Citigroup’s Mistaken-Transfer Trial at Risk With 11th-Hour Query
(Bloomberg) -- First it was Citigroup Inc. that messed up by erroneously transferring $900 million to Revlon Inc. creditors. Now, a judge wants to know if the bank’s lawyers also messed up by suing for a return of the money in the wrong court.
If so, then a high-profile trial that was scheduled to start next week in New York may have to be scrapped.
The issue threatening the trial is the so-called diversity jurisdiction federal courts have under Article Three of the U.S. Constitution. A federal judge has authority to hear a case if it involves a dispute of more than $75,000 and none of the plaintiffs is a citizen of the same state as the defendants.
In this case, South Dakota-based Citigroup NA, a unit of Citigroup, sued Brigade Capital Management LP, HPS Investment Partners and Symphony Asset Management, among others -- all limited liability corporations and partnerships. Such organizations are deemed to be citizens of all the states where their partners or members are citizens, increasing the likelihood they overlap with Citigroup and can’t be sued in federal court.
“The court is not prepared to make matters worse by commencing trial if the issue is in doubt,” U.S. District Judge Jesse Furman wrote in a Wednesday order, telling lawyers in the case he wants an explanation at a hearing on Thursday.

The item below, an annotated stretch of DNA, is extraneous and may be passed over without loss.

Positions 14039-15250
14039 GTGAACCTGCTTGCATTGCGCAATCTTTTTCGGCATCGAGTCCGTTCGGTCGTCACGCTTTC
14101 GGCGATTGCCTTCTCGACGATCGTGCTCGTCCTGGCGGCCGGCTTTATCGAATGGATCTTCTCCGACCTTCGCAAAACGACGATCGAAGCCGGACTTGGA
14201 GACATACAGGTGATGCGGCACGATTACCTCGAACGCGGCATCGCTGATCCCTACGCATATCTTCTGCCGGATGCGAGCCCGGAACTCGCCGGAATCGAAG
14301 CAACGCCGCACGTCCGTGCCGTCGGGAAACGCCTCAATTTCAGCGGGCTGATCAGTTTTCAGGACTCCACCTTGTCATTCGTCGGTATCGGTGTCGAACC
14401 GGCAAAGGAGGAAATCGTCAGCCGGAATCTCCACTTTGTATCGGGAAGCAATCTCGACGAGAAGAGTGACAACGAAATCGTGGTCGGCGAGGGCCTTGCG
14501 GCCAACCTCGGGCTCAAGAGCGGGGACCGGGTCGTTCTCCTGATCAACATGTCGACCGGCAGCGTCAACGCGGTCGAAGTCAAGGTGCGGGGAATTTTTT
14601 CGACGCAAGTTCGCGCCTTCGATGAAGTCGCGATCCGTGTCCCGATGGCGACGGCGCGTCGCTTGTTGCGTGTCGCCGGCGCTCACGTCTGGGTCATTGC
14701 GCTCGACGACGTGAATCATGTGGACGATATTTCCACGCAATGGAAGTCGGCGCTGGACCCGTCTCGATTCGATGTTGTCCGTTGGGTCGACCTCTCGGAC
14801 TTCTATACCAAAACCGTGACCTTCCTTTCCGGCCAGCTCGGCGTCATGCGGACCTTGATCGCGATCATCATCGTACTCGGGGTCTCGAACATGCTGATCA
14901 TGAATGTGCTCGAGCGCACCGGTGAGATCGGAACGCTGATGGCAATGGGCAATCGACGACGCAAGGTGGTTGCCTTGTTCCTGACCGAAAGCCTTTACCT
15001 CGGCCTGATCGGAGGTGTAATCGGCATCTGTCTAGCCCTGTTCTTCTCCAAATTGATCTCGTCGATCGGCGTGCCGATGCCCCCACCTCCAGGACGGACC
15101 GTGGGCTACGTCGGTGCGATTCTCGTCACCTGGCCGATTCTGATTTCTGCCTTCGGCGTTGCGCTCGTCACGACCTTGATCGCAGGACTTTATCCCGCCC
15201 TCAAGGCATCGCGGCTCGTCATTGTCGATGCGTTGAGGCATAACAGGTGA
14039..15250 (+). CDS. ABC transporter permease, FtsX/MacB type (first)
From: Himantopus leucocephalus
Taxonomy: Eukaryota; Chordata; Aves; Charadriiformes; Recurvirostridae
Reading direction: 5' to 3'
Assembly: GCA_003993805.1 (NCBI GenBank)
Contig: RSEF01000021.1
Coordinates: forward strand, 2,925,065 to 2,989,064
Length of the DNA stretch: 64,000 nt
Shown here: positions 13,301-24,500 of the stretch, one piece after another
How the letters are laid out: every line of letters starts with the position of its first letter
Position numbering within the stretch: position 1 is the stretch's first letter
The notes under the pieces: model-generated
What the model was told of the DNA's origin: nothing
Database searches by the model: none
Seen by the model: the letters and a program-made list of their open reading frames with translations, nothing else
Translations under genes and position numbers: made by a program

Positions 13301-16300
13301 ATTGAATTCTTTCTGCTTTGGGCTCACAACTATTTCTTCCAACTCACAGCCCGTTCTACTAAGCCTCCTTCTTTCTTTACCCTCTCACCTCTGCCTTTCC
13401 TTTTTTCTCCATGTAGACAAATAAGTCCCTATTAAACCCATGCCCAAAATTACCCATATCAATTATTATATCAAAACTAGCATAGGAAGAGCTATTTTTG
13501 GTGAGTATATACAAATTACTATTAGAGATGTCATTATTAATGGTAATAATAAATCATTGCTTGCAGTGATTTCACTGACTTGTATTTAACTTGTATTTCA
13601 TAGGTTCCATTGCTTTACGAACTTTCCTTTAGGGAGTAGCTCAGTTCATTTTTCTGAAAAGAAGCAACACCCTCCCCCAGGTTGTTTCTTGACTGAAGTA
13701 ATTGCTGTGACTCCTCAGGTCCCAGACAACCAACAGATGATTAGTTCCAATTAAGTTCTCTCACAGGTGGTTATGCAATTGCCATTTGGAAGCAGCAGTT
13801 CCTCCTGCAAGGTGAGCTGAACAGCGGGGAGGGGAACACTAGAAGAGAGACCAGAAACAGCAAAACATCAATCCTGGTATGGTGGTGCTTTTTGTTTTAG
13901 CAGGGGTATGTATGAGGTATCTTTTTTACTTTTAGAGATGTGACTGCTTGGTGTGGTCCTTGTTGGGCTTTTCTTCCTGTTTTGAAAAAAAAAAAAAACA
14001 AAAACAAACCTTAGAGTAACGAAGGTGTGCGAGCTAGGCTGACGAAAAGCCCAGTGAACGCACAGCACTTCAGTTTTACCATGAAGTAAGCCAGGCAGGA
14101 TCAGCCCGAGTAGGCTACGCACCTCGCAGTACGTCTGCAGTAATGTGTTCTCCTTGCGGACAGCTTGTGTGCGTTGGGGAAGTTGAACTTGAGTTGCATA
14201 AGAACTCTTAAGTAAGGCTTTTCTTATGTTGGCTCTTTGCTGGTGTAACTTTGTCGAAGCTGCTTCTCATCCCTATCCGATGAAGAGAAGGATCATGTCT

If Citigroup’s citizenship overlaps with that of the defendants, “the court would have no choice but to dismiss the case without prejudice,” Furman said. That would allow the bank to refile the lawsuit in state court.
A Citigroup spokeswoman declined to comment on the judge’s order. Lawyers for Citigroup didn’t immediately respond to emails and voice-mail messages left after hours seeking comment. Brigade Capital also declined to comment. Lawyers for the other defendants didn’t respond to requests for comment.
Citigroup says it mistakenly sent more than $900 million to Revlon creditors in August while trying to make a much smaller interest payment as administrative agent on Revlon’s loan. The bank recovered almost $400 million but some recipients declined to hand over their share.
The bank sued to get the money back. The trial is scheduled to start on Dec. 9.
The case is Citibank NA v. Brigade Capital Management, 20-cv-6539, U.S. District Court, Southern District of New York (Manhattan).
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